The complexity of modern anesthesia procedures requires the development of decision-support systems functioning in a smart-alarm capacity. We developed computer algorithms to detect critical conditions during surgery (light anesthesia or unstable blood pressure), based on computerized anesthesia records containing hemodynamic data (heart rate, mean arterial pressure and systolic arterial pressure). Our analysis indicated that a ≥12% change in mean arterial blood pressure (MAP), compared with the median value of MAP over the preceding 10-min interval, may be chosen as the criterion for detecting LA, with a sensitivity of 96% and a specificity of 91%. The best agreement between human and computer ratings of blood pressure lability (correlation coefficient 0.78) was achieved when we used the absolute value of the fractional change of the mean arterial pressure (|FCM|) between one 2-min epoch and the next 2-min epoch. Work is under progress to develop a decision-support system to alert clinicians in the operating room environment to critical events.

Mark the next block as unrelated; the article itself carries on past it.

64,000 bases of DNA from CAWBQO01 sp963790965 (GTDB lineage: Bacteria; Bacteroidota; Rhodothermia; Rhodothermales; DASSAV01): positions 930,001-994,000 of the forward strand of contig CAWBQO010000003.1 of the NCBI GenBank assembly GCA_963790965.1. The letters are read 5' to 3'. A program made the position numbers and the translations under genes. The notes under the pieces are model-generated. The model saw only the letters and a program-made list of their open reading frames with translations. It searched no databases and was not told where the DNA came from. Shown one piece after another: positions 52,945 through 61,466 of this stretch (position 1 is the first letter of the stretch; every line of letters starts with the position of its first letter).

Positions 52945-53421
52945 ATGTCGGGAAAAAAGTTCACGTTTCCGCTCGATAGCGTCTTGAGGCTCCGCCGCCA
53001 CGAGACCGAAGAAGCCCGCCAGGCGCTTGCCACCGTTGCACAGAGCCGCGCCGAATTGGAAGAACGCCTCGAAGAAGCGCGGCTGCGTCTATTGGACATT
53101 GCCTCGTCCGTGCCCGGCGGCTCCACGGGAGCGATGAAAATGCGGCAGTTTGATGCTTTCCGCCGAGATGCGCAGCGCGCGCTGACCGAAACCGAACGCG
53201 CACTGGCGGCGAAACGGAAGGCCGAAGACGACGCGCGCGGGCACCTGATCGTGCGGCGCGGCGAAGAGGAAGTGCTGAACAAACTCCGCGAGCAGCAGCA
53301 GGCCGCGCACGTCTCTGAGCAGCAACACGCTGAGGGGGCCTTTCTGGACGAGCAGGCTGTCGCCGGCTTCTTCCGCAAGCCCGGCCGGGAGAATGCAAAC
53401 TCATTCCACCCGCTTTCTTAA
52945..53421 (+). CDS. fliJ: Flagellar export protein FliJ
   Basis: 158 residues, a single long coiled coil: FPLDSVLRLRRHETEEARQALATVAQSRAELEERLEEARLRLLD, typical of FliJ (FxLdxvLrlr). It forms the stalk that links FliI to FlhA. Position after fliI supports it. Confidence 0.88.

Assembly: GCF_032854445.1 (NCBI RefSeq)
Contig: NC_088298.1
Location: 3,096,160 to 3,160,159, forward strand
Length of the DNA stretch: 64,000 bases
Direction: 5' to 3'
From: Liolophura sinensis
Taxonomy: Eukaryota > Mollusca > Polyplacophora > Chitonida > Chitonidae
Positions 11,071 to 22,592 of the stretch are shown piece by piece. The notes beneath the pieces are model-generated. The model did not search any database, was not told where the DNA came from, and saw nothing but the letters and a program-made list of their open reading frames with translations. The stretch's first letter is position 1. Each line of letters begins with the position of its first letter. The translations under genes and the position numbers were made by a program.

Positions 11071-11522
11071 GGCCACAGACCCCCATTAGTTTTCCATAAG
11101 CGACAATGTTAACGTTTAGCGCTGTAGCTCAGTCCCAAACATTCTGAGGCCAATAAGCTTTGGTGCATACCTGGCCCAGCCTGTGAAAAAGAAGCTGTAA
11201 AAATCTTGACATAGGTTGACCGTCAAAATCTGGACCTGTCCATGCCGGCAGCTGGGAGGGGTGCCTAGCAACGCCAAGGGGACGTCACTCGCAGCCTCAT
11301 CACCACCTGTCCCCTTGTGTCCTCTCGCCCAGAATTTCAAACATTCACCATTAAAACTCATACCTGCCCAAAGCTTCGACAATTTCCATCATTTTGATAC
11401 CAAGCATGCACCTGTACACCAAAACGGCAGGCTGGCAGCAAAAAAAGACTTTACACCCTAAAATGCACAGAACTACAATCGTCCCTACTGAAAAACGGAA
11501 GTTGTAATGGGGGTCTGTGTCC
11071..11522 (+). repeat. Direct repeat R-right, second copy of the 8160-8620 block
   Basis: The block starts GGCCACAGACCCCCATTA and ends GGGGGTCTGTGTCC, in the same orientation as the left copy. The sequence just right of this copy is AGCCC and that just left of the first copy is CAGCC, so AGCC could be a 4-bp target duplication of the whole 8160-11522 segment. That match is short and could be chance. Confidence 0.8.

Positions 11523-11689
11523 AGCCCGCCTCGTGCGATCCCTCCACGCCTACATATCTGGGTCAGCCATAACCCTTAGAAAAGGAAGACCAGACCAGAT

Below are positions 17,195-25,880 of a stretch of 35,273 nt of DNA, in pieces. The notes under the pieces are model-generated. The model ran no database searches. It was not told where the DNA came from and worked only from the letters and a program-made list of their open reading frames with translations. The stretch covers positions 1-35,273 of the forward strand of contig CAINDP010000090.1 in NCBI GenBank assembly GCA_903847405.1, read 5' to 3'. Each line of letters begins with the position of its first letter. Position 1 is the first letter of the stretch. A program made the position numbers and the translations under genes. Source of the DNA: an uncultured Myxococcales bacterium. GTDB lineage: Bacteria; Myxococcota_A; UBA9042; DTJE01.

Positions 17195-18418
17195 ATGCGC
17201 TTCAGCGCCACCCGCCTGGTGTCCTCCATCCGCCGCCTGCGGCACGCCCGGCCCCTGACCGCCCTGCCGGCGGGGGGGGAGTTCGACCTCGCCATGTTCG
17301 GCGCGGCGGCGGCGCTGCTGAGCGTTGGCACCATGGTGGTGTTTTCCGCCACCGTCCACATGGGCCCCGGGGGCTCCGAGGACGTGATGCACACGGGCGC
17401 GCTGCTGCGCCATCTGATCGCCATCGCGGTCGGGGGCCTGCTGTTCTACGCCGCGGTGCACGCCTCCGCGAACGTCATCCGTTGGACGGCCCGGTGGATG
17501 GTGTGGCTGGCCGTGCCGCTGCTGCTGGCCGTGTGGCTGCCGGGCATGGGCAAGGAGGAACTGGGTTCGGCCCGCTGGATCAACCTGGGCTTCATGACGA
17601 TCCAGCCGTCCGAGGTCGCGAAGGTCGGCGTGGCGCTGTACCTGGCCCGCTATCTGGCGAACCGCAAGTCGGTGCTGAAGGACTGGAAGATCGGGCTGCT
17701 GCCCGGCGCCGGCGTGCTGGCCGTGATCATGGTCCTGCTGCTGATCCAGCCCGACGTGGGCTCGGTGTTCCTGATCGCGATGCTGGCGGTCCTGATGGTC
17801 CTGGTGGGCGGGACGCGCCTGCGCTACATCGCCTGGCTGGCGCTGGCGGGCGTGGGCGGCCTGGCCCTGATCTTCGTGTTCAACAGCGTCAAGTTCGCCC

modern anesthesiasmart-alarm capacitycomputer algorithms